Oak Cliff Streetcar Poised to Get $30 Million, Connect to Convention Center and Bishop Arts

When Jason Roberts and his crew at the Oak Cliff Transit Authority first began trying to fund a streetcar line connect downtown with Oak Cliff, they asked the feds for around $48 million. They got only half of that. They've scraped together a bit more funding from various sources, but not enough to extend the line past Methodist Hospital, which is still nearly a mile from Bishop Arts.

The North Central Texas Council of Government's Regional Transportation Council will vote Thursday on whether to allocate an additional $30.87 million to the project. That money has been sitting in the RTC's coffers since 2004, when it was set aside for a connection between downtown DART's Green Line and Love Field.

According to RTC briefing documents, the money will be doled out in three stages. The first $8 million will go to purchase two streetcars. The second $12.87 million chunk will fund the extension to the intersection of Zang Boulevard and Davis Street. The remainder will be used for a link to the Convention Center Hotel.

Roberts was rather delighted with the news.

"That will basically complete the last part of the funding we wanted," he said.

There were times after the initial infusion of funding when he and others questioned the wisdom of building a streetcar that stopped well short of its intended -- or really any -- destination. But then he talked to planners in Portland who had overseen the streetcar project there.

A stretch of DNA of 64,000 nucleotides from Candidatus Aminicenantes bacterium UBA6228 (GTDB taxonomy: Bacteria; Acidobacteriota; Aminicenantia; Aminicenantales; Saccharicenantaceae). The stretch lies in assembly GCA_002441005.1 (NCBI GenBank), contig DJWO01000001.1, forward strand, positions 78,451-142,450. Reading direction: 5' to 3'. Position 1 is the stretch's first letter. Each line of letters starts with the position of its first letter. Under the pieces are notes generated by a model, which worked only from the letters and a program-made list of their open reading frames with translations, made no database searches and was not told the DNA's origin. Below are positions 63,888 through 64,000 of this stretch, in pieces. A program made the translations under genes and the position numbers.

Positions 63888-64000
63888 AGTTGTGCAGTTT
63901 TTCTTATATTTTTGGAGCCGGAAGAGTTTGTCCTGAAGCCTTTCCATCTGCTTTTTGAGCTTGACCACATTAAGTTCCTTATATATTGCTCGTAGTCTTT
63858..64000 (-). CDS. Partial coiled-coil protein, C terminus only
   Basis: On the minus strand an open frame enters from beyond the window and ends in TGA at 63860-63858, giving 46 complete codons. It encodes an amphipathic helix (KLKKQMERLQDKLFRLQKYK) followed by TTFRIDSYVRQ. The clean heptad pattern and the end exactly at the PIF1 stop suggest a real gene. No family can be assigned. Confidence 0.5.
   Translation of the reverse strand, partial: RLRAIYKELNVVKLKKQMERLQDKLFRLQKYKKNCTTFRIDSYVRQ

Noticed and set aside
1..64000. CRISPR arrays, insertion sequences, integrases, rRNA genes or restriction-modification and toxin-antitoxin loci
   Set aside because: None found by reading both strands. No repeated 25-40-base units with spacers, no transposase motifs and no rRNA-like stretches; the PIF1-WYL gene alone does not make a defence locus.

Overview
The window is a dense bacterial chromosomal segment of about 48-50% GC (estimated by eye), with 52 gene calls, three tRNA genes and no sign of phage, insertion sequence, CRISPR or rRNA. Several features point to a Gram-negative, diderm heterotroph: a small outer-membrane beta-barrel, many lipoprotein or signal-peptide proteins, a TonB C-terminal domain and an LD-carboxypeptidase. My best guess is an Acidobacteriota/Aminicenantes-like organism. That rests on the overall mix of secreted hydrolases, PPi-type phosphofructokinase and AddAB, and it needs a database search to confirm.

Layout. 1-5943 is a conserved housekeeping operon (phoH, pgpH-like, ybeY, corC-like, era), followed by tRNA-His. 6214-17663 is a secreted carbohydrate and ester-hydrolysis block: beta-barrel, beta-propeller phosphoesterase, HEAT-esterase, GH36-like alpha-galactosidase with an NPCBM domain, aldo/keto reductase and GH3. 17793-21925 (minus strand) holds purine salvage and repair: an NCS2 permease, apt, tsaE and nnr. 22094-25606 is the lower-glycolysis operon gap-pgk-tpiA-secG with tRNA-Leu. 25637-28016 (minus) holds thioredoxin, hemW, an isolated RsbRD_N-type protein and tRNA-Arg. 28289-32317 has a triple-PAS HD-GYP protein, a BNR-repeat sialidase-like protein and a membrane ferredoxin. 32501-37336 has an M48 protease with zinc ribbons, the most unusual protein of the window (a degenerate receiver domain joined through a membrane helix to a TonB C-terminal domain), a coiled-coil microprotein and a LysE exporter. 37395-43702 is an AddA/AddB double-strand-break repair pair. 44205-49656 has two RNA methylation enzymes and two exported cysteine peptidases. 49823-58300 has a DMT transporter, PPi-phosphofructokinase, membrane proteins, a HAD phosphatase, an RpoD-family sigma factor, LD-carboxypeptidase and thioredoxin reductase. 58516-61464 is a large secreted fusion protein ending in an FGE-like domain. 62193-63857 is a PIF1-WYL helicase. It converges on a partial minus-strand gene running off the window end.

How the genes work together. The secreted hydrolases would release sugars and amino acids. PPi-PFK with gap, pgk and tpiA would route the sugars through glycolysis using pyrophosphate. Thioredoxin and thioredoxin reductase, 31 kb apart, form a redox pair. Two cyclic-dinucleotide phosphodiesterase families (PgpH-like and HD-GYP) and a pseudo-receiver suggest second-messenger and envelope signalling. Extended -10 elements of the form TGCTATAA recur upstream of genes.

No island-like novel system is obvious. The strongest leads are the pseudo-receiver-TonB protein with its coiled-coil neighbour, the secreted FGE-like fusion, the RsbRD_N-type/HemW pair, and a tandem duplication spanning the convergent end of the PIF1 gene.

"'The key is to get a stake in the ground and you will see as time progresses more funds will materialize,'" he remembers them telling him.

Which is exactly what happened. I have messages out to Keith Manoy, the city's streetcar guru, and the RTC and will update when I hear back.

Update at 1:36 p.m.: Tom Shelton, a senior program manager with NCTCOG, said the funding became available once it became clear that the Love Field connector, which was envisioned as a way to move people from the DART station to the airport terminal, was going nowhere.

Shelton and others with the council approached the city to suggest they put the money toward streetcars.

"It's fair to say the city of Dallas' priorities have changed," he said. "They have a real commitment to a streetcar network and system."

The extension will add another 0.7 miles or so to the line but, more important, will bring it close to Bishop Arts which "really makes this a much better project," Shelton said.

As an added benefit, the extension can be completed using the contractor that is working on the project's first phase, thereby avoiding another time-consuming round of bidding, which would take months.

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